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Glacier melt in Peru becomes more than a climate issue

Huascaran Mountain in the Andes' Cordillera Blanca range has lost 30 percent of its glaciers since 1970 because of rising temperatures.
Huascaran Mountain in the Andes' Cordillera Blanca range has lost 30 percent of its glaciers since 1970 because of rising temperatures. (Photo By Heather Somerville/medill)

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By Heather Somerville
Sunday, January 16, 2011; 11:39 PM

HUARAZ, Peru - Glacier melt hasn't caused a national crisis in Peru, yet. But high in the Andes, rising temperatures and changes in water supply over the last 40 years have decimated crops, killed fish stocks and forced villages to question how they will survive for another generation.

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Without international help to build reservoirs and dams and improve irrigation, the South American nation could become a case study in how climate change can destabilize a strategically important region, according to Peruvian, U.S. and other officials.

"Think what it would be like if the Andes glaciers were gone and we had millions and millions of hungry and thirsty Southern neighbors," said former CIA Director R. James Woolsey.

Peru is home to 70 percent of the world's tropical glaciers, which are also found in Bolivia, Ecuador and Chile. Peru's 18 mountain glaciers, including the world's largest tropical ice mass, are critical to the region's water sources for drinking, irrigation and electricity.

Glaciers in the South American Andes are melting faster than many scientists predicted; some climate change experts estimate entire glaciers across the Andes will disappear in 10 years due to rising global temperatures, creating instability across the globe as they melt.

If Peru and its allies don't fund and create projects to conserve water, improve decrepit water infrastructure and regulate runoff from glaciers within five years, the disappearance of Andean glaciers could lead to social and economic disaster, said Alberto Hart, climate change adviser at Peru's Ministry of Foreign Affairs.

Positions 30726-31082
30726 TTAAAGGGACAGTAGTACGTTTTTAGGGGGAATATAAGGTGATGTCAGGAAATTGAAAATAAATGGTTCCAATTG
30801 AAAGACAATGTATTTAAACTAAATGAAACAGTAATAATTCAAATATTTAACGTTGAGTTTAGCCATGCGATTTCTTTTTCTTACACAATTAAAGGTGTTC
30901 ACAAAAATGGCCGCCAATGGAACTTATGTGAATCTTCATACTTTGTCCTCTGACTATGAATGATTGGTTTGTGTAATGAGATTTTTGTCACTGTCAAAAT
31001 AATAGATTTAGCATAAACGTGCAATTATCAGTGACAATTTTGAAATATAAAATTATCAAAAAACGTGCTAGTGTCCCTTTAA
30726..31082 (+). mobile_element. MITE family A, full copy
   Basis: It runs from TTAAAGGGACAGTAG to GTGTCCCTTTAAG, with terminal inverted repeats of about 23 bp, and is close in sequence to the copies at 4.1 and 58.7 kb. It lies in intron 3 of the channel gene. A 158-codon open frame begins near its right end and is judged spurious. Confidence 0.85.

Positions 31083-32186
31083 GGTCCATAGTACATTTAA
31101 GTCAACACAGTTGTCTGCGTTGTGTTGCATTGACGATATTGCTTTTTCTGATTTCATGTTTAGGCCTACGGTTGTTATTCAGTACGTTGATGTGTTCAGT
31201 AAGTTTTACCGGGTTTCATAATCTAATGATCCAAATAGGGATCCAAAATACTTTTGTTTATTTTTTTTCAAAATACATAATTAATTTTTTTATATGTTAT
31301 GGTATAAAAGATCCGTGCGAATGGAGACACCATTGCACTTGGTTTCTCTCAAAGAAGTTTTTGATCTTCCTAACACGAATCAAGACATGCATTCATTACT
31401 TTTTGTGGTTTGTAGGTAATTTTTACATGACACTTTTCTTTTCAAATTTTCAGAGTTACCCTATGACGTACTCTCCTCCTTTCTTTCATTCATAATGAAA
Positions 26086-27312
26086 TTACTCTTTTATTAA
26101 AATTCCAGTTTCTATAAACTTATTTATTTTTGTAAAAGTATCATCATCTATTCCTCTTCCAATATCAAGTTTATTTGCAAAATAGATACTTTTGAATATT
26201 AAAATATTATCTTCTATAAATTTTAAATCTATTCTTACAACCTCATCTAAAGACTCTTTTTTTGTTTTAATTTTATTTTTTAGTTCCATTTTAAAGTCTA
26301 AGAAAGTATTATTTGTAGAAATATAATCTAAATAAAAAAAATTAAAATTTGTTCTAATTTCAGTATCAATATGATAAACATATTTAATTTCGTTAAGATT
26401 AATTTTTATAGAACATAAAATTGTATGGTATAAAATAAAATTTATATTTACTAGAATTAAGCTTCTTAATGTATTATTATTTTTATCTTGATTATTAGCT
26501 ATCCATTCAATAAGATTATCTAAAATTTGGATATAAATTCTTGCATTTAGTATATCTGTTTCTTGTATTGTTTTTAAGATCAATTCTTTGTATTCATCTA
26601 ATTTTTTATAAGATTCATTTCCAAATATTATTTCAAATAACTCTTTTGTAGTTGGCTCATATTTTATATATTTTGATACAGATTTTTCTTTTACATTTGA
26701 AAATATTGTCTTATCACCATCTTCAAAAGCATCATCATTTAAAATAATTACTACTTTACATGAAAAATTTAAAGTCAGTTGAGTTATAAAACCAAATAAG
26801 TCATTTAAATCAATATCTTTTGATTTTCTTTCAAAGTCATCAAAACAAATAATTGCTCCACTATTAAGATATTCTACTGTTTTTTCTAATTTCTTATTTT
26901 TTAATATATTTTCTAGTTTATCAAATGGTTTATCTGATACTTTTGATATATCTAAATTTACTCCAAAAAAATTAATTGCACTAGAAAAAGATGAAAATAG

"This will become a problem for the United States," he said. "When you have a dysfunctional country, you have a problem for the entire region."

The United States spent $30 million on climate change assistance in Peru in fiscal year 2010, according to documents provided by the State Department. The funding, allocated as part of the 2009 Copenhagen Accord, went mostly to preserving the Amazon rainforest in Peru.

Peruvian officials would hardly turn away money to preserve the Amazon. But the immediate problem is adaptation to rapid glacier melt, Hart said.

The U.S. Agency for International Development, which administers the majority of climate funds, recently received a $1.25 million grant to work with The Mountain Institute, a Peruvian non-profit organization, through 2012 and assist mountain communities in adapting to glacier melt.

"It will take more resources than are currently available . . . but the trend is going in the right direction," said Steve Olive with USAID in Peru.

The Peruvian government is asking Washington and other allies for at least $350 million every year through 2030 to build reservoirs and dams, and improve irrigation, said Hart.


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